4 Id.

 

5 Id.

 

6 1976 General Revision of Copyright Law, Pub. L. No. 94-553, 90 Stat. 2541.

 

7 17 U.S.C. §  202.

 

8 Jason M. Bailey, Athletes Don’t Own Their Tattoos. That’s a Problem for Video Game Developers, New York Times (Dec. 27, 2018), https://www.nytimes.com/2018/12/27/style/tattoos-video-games.html.

 

 9 Id.

 

 10 Id.

 

 11 Bryan Wiedey, Tattoos in Sports Video Games Face Legal Issue, Sporting News (Oct. 19, 2018), http://www.sportingnews.com/us/other-sports/news/madden-lawsuit-over-tattoos-nba-2k-lebron-james-ea-sports-2k-sports/16xvqkb1d2hbm1lzs6u3iljaap.

 

 12 Id.

 

 13  Thomas Baker, NBA 2K Tattoo Copyright Suit Offers Two Compelling Legal Arguments, but Only One Seems Practical, Forbes (Jan. 4, 2019), https://www.forbes.com/sites/thomasbaker/2019/01/04/lebron-smartly-sides-with-the-producers-of-nba-2k-in-tattoo-copyright-case-but-will-that-be-enough/#4e08f33c7663.

 

 14 Jason M. Bailey, Athletes Don’t Own Their Tattoos. That’s a Problem for Video Game Developers, New York Times (Dec. 27, 2018), https://www.nytimes.com/2018/12/27/style/tattoos-video-games.html.

 

 15 Solid Oak Sketches, LLC v. 2K Games, Inc. and Take-Two Interactive Software, 1:16-cv-00724, ECF No. 134 (Aug. 24, 2018). (Found at https://www.scribd.com/document/386980896/2018-08-24-Declaration-dckt-134-0#from_embed).

 

 16 Id., at 1.

 

17 Jason M. Bailey, Athletes Don’t Own Their Tattoos. That’s a Problem for Video Game Developers, New York Times (Dec. 27, 2018), https://www.nytimes.com/2018/12/27/style/tattoos-video-games.html.

 

18 Id.



Trademark Parodies – Flawed or Fair use?


The reworked “fair use” defense has provoked debate because it provides excessively broad immunity to certain types of parodies and other expressive uses of trademarks.1 This Article will explore whether the Trademark Dilution Revision Act (TDRA) promotes a flawed treatment of parodies with regard to sub-clauses that provide selective shelter, and exonerating some parodies from liability while impugning others.2 The principal flaw that is discussed in this Article relates to the parody provision and its application of the trademark use test for determining whether a parody is fair. The provision is pliable in that it can be both lenient and strict on parodies.

 

I. Trademark Dilution Revision Act

Trademark, Trademark Dilution Revision Act, United States Patent and Trademark Office, trademark parodies
Depiction of the registered trademark symbol

 

The language of the TDRA appears to implicitly divide parodies into two distinct groups: source denoting parodies and non-source denoting parodies. Non-source denoting parodies are artistic parodies- that are not used as trademarks and are treated with leniency, whereas source-identifying parodies generally receive strict treatment3. A plain reading of the provision appears to confer blanket immunity to all parodies as long as they are not being utilized as indicators of source(s) for goods or services4. On the other hand, it imposes liability on parodies that function as trademarks without suitable inquiry into the nature or impact of the parody in question.5,6 This parody approach fails to adequately assess forms of harm since it focuses exclusively on the classification of the parody’s status, rather than the effect.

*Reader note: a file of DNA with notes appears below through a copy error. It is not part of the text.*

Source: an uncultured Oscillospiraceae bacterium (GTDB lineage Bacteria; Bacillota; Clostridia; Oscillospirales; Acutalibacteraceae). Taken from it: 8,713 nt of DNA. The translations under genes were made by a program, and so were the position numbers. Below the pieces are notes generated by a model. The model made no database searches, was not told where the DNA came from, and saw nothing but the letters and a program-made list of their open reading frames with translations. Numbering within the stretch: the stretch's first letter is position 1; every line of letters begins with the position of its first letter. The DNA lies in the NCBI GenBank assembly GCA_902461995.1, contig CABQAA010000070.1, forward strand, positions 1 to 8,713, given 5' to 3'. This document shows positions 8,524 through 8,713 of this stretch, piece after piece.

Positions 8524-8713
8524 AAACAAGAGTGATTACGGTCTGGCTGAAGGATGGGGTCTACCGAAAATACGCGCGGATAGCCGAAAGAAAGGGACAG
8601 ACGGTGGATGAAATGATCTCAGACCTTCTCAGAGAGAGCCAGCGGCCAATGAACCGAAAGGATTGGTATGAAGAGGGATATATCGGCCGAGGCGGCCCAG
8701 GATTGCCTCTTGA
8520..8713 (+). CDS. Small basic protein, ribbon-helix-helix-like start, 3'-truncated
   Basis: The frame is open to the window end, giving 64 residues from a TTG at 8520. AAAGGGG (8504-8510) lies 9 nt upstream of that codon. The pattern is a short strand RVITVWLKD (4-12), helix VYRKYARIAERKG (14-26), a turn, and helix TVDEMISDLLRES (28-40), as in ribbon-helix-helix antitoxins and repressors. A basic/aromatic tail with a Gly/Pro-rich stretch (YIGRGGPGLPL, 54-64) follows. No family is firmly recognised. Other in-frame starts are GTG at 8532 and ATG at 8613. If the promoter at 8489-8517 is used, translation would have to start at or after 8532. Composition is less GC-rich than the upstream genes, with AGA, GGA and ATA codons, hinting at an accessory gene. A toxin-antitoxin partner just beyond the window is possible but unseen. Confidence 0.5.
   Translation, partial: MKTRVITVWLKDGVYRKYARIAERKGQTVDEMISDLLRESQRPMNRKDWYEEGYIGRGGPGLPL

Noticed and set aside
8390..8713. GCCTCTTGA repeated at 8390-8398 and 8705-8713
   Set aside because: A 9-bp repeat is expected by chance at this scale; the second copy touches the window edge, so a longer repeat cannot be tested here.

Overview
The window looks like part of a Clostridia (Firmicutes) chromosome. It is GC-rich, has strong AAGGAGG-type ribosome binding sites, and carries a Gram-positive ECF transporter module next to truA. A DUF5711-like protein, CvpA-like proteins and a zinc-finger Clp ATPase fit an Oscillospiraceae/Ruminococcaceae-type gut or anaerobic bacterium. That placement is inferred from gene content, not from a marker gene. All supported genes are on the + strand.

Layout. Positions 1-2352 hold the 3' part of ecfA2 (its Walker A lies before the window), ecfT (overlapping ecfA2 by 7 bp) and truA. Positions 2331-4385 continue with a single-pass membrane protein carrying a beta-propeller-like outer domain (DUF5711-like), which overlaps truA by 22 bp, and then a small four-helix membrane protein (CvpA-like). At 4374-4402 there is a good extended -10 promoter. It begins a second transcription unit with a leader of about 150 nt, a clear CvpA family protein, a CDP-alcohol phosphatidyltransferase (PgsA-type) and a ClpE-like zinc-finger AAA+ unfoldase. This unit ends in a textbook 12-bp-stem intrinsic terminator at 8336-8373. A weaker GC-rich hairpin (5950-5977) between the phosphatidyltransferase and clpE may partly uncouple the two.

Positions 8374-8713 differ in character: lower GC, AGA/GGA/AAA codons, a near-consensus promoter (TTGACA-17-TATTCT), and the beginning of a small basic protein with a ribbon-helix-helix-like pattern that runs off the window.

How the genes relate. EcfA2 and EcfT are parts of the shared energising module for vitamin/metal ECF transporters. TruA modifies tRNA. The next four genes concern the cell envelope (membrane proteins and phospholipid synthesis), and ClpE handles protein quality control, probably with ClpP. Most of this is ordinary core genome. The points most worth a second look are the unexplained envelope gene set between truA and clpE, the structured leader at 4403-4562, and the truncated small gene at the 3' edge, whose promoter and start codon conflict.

The focus of inquiry should be on the effect of the parody in relation to the original trademark’s distinctive quality or reputation, with consideration regarding the investment to establish such distinctiveness, and not just on the status and presence of commercial or trademark use.  However, this is not the case because the TDRA’s fair use provision fails to appropriately distinguish parodies that convey an artistic or social message from those that tarnish a senior mark.7  The broad language of the exception allows tarnishing use to be exempt from liability so long as the parody in question is not utilized as a source indicator.8 The “fair use” provision appears to provide automatic immunity to non-source denoting parodies, as it stipulates that only these types of parodies that do not function as designators of source, are eligible for exemption under the provision.9 The exemption is justified by the First Amendment.

 

II. Exploring the TDRA Flaw

 

Parodies are expressive by nature.10 For this reason, some parodist choose to present their parodies as “works of art” to the public; such representations can be made without any connection to goods or services, and occasionally, without the expectation of commercial gains.11

 

Still, these parodies can be harmful to the original trademark owner when free-riding occurs, or some harm to the goodwill of the mark because of confusion or false misrepresentation. Free-riding occurs when the parodist receives a benefit from the association between their mark and the well-known mark12. Although some have argued these actions are permissible because they align with the First Amendment justification, and ensure that the original owner shall not be able to monopolize the famous creation, this view fails to consider the investment the original owner sacrificed to establish the identity of being “well-known” or “famous.” As a result, parodists can reap where they have not sown. 

 

Courts have confirmed that the TDRA applies different treatments to parodies based on their categorial status. The TDRA enactment amended the fair use defense by adding an expressed defense for noncommercial use; this plain language of the provision explicitly excluded source denoting parodies. Therefore, courts relied on the main dilution factors provided by the Act, instead of the fair use exception, to immunize source denoting parodies from liability. 13